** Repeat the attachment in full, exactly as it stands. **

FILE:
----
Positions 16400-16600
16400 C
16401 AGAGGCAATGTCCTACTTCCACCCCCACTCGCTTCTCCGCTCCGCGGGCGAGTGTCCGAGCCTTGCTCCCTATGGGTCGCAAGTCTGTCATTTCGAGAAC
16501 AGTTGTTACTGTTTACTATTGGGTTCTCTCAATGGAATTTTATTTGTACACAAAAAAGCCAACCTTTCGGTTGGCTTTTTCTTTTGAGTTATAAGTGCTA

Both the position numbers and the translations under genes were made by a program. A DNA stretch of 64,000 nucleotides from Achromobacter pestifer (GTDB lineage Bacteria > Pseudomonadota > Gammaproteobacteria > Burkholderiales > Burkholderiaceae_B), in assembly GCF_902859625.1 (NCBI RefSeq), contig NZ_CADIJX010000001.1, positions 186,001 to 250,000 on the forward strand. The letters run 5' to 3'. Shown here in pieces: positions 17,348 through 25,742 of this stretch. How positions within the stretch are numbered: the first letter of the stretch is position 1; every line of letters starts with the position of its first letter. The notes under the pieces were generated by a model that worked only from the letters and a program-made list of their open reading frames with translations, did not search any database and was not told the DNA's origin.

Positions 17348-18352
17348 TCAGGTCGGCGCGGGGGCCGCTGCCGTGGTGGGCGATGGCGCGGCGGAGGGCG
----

Positions 16400-16600
16400 C
16401 AGAGGCAATGTCCTACTTCCACCCCCACTCGCTTCTCCGCTCCGCGGGCGAGTGTCCGAGCCTTGCTCCCTATGGGTCGCAAGTCTGTCATTTCGAGAAC
16501 AGTTGTTACTGTTTACTATTGGGTTCTCTCAATGGAATTTTATTTGTACACAAAAAAGCCAACCTTTCGGTTGGCTTTTTCTTTTGAGTTATAAGTGCTA

Both the position numbers and the translations under genes were made by a program. A DNA stretch of 64,000 nucleotides from Achromobacter pestifer (GTDB lineage Bacteria > Pseudomonadota > Gammaproteobacteria > Burkholderiales > Burkholderiaceae_B), in assembly GCF_902859625.1 (NCBI RefSeq), contig NZ_CADIJX010000001.1, positions 186,001 to 250,000 on the forward strand. The letters run 5' to 3'. Shown here in pieces: positions 17,348 through 25,742 of this stretch. How positions within the stretch are numbered: the first letter of the stretch is position 1; every line of letters starts with the position of its first letter. The notes under the pieces were generated by a model that worked only from the letters and a program-made list of their open reading frames with translations, did not search any database and was not told the DNA's origin.

Positions 17348-18352
17348 TCAGGTCGGCGCGGGGGCCGCTGCCGTGGTGGGCGATGGCGCGGCGGAGGGCG